Professor Andrew Boulton
President, International Diabetes Federation
New data from the International Diabetes Federation highlights the alarming growth of diabetes prevalence across the globe.
The findings from the IDF Diabetes Atlas 10th edition highlight the alarming growth in the prevalence of diabetes around the world. More than 537 million adults (one in 10) are now living with diabetes worldwide — a rise of 16% (74 million) in the past two years. Without sufficient action to address the situation, we predict 643 million people will have diabetes by 2030 (11.3% of the population).
More than 537 million adults (one in 10) are now living with diabetes worldwide — a rise of 16% (74 million) in the past two years.
Spiralling out of control
I wish I could report that the past two decades have witnessed decisive action to tackle diabetes. I wish I could share the news that all people living with diabetes worldwide can access and afford the care they need. I wish I could declare that 100 years after its discovery, therapeutic insulin is now within reach of all those who need it to survive. Unfortunately, I cannot. Instead, I must repeat the message that diabetes is a pandemic of unprecedented magnitude spiralling out of control.
Diabetes is one of the top 10 global causes of death. So why is not enough being done to prevent diabetes and its complications and provide the best available care to people with the condition?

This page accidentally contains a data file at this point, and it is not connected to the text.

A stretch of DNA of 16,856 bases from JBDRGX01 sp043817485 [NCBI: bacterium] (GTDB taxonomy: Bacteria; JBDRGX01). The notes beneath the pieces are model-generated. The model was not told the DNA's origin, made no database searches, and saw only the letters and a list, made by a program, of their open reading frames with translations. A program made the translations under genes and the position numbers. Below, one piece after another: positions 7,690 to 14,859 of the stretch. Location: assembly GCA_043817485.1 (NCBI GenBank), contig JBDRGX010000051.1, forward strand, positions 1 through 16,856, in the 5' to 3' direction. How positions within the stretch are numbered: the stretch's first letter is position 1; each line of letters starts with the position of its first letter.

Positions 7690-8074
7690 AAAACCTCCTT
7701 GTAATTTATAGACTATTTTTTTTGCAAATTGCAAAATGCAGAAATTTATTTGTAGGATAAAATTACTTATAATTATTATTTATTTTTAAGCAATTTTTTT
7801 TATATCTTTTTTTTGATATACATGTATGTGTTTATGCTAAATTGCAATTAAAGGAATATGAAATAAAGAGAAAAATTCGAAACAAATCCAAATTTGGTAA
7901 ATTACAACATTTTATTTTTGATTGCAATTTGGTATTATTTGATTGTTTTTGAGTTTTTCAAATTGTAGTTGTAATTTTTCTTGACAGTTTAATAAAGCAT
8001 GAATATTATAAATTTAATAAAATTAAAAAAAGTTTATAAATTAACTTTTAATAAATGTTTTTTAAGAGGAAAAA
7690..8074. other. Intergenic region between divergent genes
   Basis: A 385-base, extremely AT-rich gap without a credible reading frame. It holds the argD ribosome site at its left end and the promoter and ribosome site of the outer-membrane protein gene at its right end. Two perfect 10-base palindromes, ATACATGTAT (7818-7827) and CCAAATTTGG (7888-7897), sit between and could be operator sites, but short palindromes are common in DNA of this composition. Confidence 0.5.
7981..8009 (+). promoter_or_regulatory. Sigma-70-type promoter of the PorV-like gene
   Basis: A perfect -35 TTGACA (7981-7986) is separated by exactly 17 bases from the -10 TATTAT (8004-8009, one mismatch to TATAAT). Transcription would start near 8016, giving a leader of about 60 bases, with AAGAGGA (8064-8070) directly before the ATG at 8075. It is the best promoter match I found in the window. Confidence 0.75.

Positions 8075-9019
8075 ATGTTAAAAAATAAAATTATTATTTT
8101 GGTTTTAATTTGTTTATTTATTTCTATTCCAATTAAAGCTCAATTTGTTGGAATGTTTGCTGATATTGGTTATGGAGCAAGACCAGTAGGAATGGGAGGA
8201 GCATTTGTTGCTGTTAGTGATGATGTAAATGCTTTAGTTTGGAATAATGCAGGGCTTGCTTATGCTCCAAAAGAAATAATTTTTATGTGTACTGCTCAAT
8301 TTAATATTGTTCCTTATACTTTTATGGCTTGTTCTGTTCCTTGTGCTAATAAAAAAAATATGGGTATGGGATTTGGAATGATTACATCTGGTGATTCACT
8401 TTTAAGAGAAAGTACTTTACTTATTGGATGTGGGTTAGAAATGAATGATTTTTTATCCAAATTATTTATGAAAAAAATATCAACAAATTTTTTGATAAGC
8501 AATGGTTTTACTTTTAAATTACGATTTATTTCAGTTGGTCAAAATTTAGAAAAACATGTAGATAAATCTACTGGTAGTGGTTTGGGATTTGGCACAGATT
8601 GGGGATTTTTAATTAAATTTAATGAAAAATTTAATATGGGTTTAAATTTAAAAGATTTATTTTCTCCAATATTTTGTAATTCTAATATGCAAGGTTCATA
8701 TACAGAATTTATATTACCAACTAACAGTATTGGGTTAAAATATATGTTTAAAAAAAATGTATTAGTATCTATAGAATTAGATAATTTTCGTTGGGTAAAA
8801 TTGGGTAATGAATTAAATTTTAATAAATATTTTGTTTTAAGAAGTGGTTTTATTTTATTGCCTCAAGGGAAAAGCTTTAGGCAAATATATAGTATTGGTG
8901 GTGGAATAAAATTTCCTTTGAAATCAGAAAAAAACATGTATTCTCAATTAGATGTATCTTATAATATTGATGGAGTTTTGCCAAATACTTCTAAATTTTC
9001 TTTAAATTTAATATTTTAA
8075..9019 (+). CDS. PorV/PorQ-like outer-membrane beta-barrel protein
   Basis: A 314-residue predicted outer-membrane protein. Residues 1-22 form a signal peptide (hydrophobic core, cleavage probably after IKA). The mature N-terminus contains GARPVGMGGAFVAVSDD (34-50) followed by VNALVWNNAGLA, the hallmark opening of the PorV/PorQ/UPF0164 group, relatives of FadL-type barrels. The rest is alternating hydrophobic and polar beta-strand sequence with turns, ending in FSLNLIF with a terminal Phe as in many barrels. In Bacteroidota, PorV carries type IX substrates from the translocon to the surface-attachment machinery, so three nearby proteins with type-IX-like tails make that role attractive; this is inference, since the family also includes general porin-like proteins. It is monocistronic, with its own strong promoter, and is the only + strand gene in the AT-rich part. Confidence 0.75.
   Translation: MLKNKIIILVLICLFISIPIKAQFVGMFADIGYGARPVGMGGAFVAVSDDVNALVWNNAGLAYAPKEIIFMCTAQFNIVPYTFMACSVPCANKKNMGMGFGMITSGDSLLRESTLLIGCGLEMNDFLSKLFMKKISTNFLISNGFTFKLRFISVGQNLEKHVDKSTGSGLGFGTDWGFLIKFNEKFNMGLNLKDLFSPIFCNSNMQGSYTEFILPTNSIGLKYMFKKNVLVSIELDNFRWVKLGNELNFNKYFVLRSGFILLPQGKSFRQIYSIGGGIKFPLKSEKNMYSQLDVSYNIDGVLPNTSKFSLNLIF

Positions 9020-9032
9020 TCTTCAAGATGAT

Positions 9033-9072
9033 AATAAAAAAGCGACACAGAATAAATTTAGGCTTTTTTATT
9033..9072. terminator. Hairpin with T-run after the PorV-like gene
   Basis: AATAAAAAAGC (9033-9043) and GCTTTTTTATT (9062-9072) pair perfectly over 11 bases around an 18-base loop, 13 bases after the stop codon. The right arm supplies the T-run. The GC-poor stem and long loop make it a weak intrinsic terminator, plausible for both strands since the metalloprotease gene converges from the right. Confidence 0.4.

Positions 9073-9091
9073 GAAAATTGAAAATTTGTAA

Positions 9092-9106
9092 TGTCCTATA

Much can be done to reduce the impact of diabetes. Evidence suggests that type 2 diabetes can often be prevented, in some cases reversed. Meanwhile early diagnosis and access to appropriate care for all types of diabetes can avoid or delay complications for people living with the condition.
Rays of hope
There are some rays of hope. The centenary of the discovery of insulin has attracted greater attention to the diabetes cause. In April, the World Health Organization launched its Global Diabetes Compact, marking an increased focus on diabetes. Soon after, a landmark Resolution was agreed by the World Health Assembly, highlighting the importance of prevention, diagnosis and control of diabetes. These are important steps towards addressing the continued and rapid rise of diabetes prevalence, particularly in countries that do not have a national diabetes plan.
Support our call
Words must now be turned into action. If not now, when? The theme chosen by the International Diabetes Federation for diabetes awareness month and World Diabetes Day is access to diabetes care.
The IDF is calling on national governments to provide the best possible care for people living with diabetes and to develop policies to improve diabetes screening and type 2 diabetes prevention, especially among young people.